Acute Cough: After Your Child's Visit
Your Care Instructions
A cough is the body's way of keeping the lungs clear. A cough can
be short-term (acute) or long-term (chronic). An acute cough lasts less than 3
A cough is not a disease but is a symptom of a health problem. An
acute cough is often caused by a cold or other upper respiratory tract illness.
There are different types of coughs:
- A productive cough brings up
mucus from the lungs.
- A nonproductive cough is a
dry cough that does not bring up mucus. Your child may get a dry, hacking
cough after a cold or after being exposed to dust or smoke.
Follow-up care is a key part of your child's treatment and safety. Be sure to make and go to all
appointments, and call your doctor if your child is having problems. It's also
a good idea to know your child's test results and keep a list of the medicines
your child takes.
How can you care for your child at home?
- If your doctor prescribes
medicine, have your child take it exactly as prescribed. Call your doctor
if you think your child is having a problem with his or her medicine.
- Be careful with cough and
cold medicines. They may not be safe for young children, so check the
label first. If you do give these medicines to a child, always follow the
directions about how much to give based on the child's age and weight.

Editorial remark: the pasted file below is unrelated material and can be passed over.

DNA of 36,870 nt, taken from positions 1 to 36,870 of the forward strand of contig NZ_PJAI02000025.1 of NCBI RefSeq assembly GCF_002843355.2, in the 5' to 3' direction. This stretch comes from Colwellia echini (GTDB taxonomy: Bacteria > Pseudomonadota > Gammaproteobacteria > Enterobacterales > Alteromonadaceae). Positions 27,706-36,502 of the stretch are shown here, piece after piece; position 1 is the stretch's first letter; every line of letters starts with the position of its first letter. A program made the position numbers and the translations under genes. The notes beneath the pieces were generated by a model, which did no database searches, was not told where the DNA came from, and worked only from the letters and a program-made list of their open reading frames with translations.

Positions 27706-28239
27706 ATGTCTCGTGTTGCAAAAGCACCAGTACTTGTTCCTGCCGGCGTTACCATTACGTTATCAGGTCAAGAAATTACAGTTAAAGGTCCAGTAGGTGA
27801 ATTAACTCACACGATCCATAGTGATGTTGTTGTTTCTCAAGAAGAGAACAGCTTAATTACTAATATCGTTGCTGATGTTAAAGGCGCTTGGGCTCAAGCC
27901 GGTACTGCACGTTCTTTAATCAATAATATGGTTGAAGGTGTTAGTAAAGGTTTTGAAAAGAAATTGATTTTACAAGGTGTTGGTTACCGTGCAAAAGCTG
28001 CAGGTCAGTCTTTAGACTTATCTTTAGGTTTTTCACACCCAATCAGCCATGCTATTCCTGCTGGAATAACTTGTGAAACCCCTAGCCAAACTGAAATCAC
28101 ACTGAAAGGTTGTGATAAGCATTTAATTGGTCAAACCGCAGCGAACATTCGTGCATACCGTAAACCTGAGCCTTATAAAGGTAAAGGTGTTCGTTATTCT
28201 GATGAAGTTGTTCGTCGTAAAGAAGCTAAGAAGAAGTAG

- Be careful when giving your
child over-the-counter cold or flu medicines and Tylenol at the same time.
Many of these medicines have acetaminophen, which is Tylenol. Read the
labels to make sure that you are not giving your child more than the
recommended dose. Too much acetaminophen (Tylenol) can be harmful.
- Fluids may help soothe your
child's throat. Honey in hot water, tea, or lemon juice helps a dry,
hacking, cough. Do not give honey to children younger than 1 year of
age. It may contain bacteria that are harmful to babies.
- Prop up your child's head
with extra pillows at night to ease a dry cough.
- Keep your child away from
smoke. Do not smoke or let anyone else smoke around your child or in your
When should you call for help?
Call 911 anytime you think your child may need emergency care. For
example, call if:
- Your child has severe
Call your doctor now or seek immediate medical care if:
- Your child has new or
increased shortness of breath.
- Your child has a new or
- Your child has new symptoms,
such as coughing up blood.
- Your child feels much worse.
- Your child appears sick.
- Your child has coughing
spells and can't stop.
Watch closely for changes in your child's health, and be sure to
contact your doctor if your child is not getting better as expected.
adapted under license by Slm. This care instruction is for use with your
licensed healthcare professional. If you have questions about a medical
condition or this instruction, always ask your healthcare professional.
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